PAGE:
Facebook....all knowing?!

Oct 30, 2013 -- 11:34am

If you think those sneaky, personally tailored Facebook ads are terrifying, get this: The social networking site can also figure out whom you’re romantically involved with — and if your relationship is about to crash and burn — just by analyzing your network of friends. 

“Using data from a large sample of Facebook users, we find that this task can be accomplished with high accuracy,” note Lars Backstrom of Facebook and Jon Kleinberg of Cornell University in their new study, “Romantic Partnerships and the Dispersion of Social Ties: A Network Analysis of Relationship Status on Facebook.”

Released Monday and packed with mind-numbing mathematical formulas, the study was intended to discover how Facebook could perfect the accuracy of its content ads. In the process of analyzing a random set of 1.3 million users (all of whom noted they were either married or in a relationship), the duo realized that they could pick out a person’s spouse with a better than one-in-two chance, and a girlfriend or boyfriend with a one-in-three-chance; they could also predict, scarily, whether there would be a breakup within two months.


Without getting too bogged down in the details, here’s how they figured out who was linked to whom: It wasn’t by looking at the number of mutual friends two people share, but rather at something called the “dispersion” factor, which, the study states, "looks not just at the number of mutual friends of two people, but also at the network structure on these mutual friends; roughly, a link between two people has high dispersion when their mutual friends are not well connected to one another.”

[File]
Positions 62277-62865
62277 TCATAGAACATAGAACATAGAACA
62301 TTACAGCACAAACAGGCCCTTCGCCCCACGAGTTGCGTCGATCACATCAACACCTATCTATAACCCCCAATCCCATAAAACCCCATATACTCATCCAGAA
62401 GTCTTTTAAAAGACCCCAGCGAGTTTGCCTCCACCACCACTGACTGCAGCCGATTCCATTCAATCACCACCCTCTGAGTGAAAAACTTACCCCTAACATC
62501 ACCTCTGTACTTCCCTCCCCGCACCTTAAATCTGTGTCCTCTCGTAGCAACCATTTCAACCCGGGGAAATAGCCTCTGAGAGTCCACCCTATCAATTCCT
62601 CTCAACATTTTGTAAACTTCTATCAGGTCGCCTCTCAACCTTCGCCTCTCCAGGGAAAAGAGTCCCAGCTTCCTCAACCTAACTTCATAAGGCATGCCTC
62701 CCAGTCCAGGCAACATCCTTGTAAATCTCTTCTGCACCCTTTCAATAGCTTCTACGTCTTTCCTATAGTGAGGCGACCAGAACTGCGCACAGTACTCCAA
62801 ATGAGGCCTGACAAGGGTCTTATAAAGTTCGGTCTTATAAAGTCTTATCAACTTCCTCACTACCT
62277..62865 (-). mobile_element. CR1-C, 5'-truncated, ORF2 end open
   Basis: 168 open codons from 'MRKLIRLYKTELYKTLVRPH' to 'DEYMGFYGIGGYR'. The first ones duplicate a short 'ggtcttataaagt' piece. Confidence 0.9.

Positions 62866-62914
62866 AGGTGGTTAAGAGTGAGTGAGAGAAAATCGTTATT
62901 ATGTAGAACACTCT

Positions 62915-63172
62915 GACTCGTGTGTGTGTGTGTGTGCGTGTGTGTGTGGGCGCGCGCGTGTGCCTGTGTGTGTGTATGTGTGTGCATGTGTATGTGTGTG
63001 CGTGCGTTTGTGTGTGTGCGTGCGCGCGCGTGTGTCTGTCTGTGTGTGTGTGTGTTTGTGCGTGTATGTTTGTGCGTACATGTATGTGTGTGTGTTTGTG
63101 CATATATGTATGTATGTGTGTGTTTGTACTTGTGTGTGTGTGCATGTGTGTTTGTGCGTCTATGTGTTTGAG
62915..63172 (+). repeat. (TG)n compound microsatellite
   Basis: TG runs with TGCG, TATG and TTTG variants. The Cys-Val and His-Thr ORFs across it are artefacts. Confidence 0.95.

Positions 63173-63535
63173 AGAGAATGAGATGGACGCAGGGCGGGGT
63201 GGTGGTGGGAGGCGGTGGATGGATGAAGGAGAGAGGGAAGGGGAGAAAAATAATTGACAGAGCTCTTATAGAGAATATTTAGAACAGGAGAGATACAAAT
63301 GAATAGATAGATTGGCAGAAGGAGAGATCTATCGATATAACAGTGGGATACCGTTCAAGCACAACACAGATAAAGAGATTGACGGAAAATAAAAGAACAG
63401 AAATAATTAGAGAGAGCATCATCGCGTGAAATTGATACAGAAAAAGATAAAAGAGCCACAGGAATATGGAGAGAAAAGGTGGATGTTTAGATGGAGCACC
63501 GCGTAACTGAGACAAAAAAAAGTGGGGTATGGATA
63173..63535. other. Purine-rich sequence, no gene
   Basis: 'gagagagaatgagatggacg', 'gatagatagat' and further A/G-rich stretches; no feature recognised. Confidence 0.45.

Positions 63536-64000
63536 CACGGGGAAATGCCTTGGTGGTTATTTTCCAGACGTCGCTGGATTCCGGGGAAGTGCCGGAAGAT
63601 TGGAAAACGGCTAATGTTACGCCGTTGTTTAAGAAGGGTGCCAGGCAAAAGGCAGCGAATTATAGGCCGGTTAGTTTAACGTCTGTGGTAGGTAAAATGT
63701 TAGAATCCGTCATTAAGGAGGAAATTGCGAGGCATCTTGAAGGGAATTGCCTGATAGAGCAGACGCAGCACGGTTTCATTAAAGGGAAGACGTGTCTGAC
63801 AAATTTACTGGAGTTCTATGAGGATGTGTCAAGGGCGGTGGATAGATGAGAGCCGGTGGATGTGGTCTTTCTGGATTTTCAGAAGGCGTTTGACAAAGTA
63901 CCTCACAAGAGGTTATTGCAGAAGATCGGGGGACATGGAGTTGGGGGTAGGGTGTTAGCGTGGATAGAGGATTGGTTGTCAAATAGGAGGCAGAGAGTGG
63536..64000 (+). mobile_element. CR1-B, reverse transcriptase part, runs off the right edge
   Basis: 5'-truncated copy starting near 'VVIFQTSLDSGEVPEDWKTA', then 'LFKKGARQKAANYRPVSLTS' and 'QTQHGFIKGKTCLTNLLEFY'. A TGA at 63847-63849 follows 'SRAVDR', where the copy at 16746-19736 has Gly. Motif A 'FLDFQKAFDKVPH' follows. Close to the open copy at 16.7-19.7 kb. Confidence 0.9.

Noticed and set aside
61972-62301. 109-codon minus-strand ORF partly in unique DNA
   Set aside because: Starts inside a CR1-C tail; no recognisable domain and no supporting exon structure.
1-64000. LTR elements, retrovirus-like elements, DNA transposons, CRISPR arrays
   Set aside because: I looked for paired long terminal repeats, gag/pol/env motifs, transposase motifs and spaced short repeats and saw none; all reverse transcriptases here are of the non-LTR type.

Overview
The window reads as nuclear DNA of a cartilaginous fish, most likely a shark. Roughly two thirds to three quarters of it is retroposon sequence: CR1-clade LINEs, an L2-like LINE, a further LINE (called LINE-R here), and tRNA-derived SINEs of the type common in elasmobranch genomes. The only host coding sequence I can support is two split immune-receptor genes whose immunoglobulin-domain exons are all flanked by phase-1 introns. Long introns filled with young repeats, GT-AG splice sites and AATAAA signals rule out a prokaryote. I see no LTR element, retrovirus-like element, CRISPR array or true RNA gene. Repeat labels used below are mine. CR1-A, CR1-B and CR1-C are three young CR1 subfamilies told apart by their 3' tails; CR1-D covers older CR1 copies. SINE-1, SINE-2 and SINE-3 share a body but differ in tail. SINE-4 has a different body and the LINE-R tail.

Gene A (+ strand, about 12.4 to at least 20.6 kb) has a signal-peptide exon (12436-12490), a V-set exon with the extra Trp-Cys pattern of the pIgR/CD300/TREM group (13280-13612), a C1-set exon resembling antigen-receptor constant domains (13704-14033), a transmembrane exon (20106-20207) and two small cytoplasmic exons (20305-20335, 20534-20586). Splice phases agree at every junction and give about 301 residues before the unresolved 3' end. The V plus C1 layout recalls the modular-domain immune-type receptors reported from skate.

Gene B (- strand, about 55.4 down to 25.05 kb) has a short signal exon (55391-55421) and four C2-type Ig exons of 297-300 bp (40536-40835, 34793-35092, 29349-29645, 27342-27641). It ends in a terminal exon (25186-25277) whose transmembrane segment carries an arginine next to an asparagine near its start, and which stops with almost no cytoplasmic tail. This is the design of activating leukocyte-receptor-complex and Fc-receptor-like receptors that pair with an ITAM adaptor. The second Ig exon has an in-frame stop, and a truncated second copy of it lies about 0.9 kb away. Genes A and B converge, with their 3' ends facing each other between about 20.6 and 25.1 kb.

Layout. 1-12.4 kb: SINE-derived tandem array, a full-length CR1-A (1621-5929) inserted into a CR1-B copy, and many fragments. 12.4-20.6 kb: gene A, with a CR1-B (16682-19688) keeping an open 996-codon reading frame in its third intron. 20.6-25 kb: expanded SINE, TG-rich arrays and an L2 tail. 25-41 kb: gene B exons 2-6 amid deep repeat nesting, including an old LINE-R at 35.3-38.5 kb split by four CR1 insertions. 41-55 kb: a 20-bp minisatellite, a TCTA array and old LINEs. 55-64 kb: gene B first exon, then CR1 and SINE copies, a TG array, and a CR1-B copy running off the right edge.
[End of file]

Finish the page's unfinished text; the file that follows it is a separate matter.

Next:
When couples are connected to people from far-flung parts of each other's lives, that's considered "high dispersion." The researchers found that couples without "high dispersion" are 50 percent more likely to break up over the next two months than those with it. Why? “A spouse or romantic partner is a bridge between a person’s different social worlds,” Kleinberg explained to the New York Times. Or at least, according to the study, they should be if the relationship has a solid future. 

So if your boyfriend is in with all of your current pals but not your best friend from junior high, then you might want to prepare yourself. Just sayin'.

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